Vice President Dick Cheney attends the unveiling of President George W. Bush's
AP – Vice President Dick Cheney


From Politico
Outgoing Vice President Dick Cheney poked at Vice President-elect Joe Biden for muffing his constitutional facts on the campaign trail during a wide-ranging interview on “Fox News Sunday.”

Biden, who criticized Cheney for being the “most dangerous vice president” in American history, also has taken issue with Cheney’s expansion of the powers of the vice presidency.

The vice president-elect hasn’t, Cheney said, asked him for any advice.

Asked about Biden’s criticism, Cheney pointed out that Biden also said the powers and responsibilities of the executive branch are in Article One of the Constitution – and as a longtime chairman of the Senate Judiciary Committee and professor of constitutional law, should know that Article One applies to the legislative branch.

“I’d write that off as campaign rhetoric,” Cheney said.

He added: “If he wants to diminish the office of the vice president, that’s obviously his call. I think that President-elect Obama will decide what he wants in a vice president. And apparently from the way they’re talking about it, he does not expect him to have as consequential a role has I’ve had during my time.”

Host Chris Wallace also asked Cheney if he was bothered by his outgoing approval ratings – a dismal 29 percent.

“We didn’t set out to achieve the highest level of polls that we could during this administration,” Cheney said. “Eventually you wear out your welcome in this business.”


Dialing back his predecessor’s expansive view of the office, Vice President-elect Joe Biden plans on “restoring the Office of the Vice President to its historical role” as adviser to the president and tie-breaker in the Senate, an aide to Biden said…..

See Politico:

Biden has called Cheney “the most dangerous vice president we’ve had probably in American history.” Biden also has said he couldn’t name a single good thing that Cheney had done.

Cheney says he strongly disagrees with the idea that he dangerously expanded the powers of the executive branch. Cheney also says he doesn’t think Barack Obama will give Biden as consequential a role as Cheney has had under President George W. Bush.



Vice President Dick Cheney says it ultimately will be up to the new Obama administration to resolve the crisis in the U.S. auto industry.

Cheney says it’s a difficult problem and that President George W. Bush has done his best to manage it. It was just on Friday when Bush ordered an emergency bailout of the industry by offering $17.4 billion in loans. The aid comes with tough concessions from the carmakers and their workers.

Cheney notes that the Bush administration has less than a month left in power. He says the bailout is only a short-term plan and only goes so far. The vice president says it will be a problem that Barack Obama will have to deal with after he takes over on Jan. 20.

Cheney made the comments on “Fox News Sunday.”

–Associated Press


Vice President Dick Cheney accused Congress of failing to help a dying U.S. auto industry, leaving President Bush no choice but to step in with billions of dollars in loans, he told FOX News on Friday.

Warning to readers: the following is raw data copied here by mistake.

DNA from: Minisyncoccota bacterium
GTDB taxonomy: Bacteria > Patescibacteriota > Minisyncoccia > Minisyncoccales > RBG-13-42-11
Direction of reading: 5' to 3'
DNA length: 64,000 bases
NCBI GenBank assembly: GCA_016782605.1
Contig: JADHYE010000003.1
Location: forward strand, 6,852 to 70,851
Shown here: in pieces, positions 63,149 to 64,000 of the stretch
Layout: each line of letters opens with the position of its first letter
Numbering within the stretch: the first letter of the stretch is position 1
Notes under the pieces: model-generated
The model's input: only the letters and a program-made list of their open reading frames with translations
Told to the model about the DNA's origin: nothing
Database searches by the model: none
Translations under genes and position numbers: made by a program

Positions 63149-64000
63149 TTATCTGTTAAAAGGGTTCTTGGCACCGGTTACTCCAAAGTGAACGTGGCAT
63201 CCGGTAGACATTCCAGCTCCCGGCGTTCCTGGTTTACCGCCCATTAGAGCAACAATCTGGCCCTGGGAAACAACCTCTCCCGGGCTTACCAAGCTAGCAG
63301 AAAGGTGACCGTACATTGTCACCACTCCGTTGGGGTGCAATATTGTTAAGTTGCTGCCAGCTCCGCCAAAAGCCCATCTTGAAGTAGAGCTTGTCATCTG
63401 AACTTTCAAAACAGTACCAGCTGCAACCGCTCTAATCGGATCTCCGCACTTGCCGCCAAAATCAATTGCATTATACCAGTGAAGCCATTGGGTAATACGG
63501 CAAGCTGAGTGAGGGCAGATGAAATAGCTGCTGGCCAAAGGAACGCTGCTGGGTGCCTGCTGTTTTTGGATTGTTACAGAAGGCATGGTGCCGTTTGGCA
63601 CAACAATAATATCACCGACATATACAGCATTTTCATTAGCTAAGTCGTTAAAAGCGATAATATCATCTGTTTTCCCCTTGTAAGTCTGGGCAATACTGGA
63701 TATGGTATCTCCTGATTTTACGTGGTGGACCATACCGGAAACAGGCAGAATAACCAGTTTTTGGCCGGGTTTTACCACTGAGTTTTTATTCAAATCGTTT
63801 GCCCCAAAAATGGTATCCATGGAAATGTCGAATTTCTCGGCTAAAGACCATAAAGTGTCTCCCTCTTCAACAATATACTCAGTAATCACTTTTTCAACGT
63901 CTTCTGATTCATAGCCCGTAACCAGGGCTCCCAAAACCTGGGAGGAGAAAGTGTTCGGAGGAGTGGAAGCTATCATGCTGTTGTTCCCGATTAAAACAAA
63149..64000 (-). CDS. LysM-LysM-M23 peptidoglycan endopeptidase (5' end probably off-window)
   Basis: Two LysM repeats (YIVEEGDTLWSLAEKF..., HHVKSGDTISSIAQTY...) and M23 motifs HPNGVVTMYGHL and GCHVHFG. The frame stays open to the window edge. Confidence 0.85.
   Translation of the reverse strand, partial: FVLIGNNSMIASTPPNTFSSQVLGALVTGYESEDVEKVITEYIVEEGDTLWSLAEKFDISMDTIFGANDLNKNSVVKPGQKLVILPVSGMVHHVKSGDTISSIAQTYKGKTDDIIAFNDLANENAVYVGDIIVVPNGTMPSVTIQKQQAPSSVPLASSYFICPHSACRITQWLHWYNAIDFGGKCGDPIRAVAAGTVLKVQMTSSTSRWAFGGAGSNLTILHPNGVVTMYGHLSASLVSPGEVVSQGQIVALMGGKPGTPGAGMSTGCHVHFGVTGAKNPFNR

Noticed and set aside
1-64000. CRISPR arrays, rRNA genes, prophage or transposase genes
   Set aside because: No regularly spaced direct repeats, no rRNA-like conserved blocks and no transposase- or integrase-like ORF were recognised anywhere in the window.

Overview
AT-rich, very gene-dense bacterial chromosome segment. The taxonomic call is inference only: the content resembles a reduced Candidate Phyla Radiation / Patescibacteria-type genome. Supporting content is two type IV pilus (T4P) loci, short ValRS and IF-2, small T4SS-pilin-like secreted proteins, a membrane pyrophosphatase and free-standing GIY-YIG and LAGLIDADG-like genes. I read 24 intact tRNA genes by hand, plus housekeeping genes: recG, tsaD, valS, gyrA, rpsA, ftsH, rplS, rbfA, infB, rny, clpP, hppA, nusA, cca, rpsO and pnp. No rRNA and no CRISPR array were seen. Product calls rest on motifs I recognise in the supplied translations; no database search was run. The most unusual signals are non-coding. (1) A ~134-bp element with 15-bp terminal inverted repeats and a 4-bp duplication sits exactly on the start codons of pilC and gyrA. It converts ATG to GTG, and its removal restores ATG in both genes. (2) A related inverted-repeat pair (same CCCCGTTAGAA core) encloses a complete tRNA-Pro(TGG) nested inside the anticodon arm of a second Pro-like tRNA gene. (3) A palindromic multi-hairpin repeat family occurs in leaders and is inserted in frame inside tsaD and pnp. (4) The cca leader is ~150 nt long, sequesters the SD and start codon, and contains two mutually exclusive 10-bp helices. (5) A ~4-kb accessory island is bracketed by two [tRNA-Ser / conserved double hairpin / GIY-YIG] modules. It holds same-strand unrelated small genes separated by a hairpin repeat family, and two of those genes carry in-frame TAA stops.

The vice president spoke with FOX News Sunday’s Chris Wallace, shortly after Bush announced that the federal government would offer $17.4 billion in rescue loans to automakers. 

Wallace said Cheney also took a newsworthy shot at his successor, Vice President-elect Joe Biden. The comments will air on FOX News Sunday. 


Despite Setbacks, America Needs To Lead the Way

December 21, 2008

We bankrupted ourselves first ideologically through unilateralism, then militarily through “global war,” and now financially through the debt crisis. Rising great powers, we are told, now lead the way.

But where do we locate this new leadership? In Europe’s self-absorption over its rising Muslim quotient? In Russia’s self-inflicted economic penance for its smackdown of Georgia? In India’s crippling obsession with Pakistan? In  China’s super-cooling economy and the social unrest it’ll trigger? In  Japan’s … whatever Japan is doing nowadays?

So which foreign leader has captured the world’s attention with his promise of changed leadership? Ah, that would be Barack Obama, president-elect of that has-been superpower.

Thomas P.M. Barnett
The Washington Times

Amidst the most destabilizing global economic crisis since the Great Depression, no great power has stuck its neck out to claim new authority in the international system. Instead, our presidential interregnum has triggered an odd calm, with even last month’s global economic summit effectively postponed until Mr. Obama’s inauguration.

I’m not suggesting we haven’t reached the end of an era, because we have, just that the new boss is going to look an awfully lot like the old boss.

The world remains a dangerous place. Not in terms of state-on-state war, but because the previously enclave West has exposed itself, through globalization’s rapid expansion, to a host of lower-trust environments – the “wild” East and South.

So failed states rank higher than Pentagon fantasies of high-tech war with our biggest creditor, China. So do transnational terrorists capable of temporarily sowing chaos across networks, like they recently did in Mumbai.

Read the rest: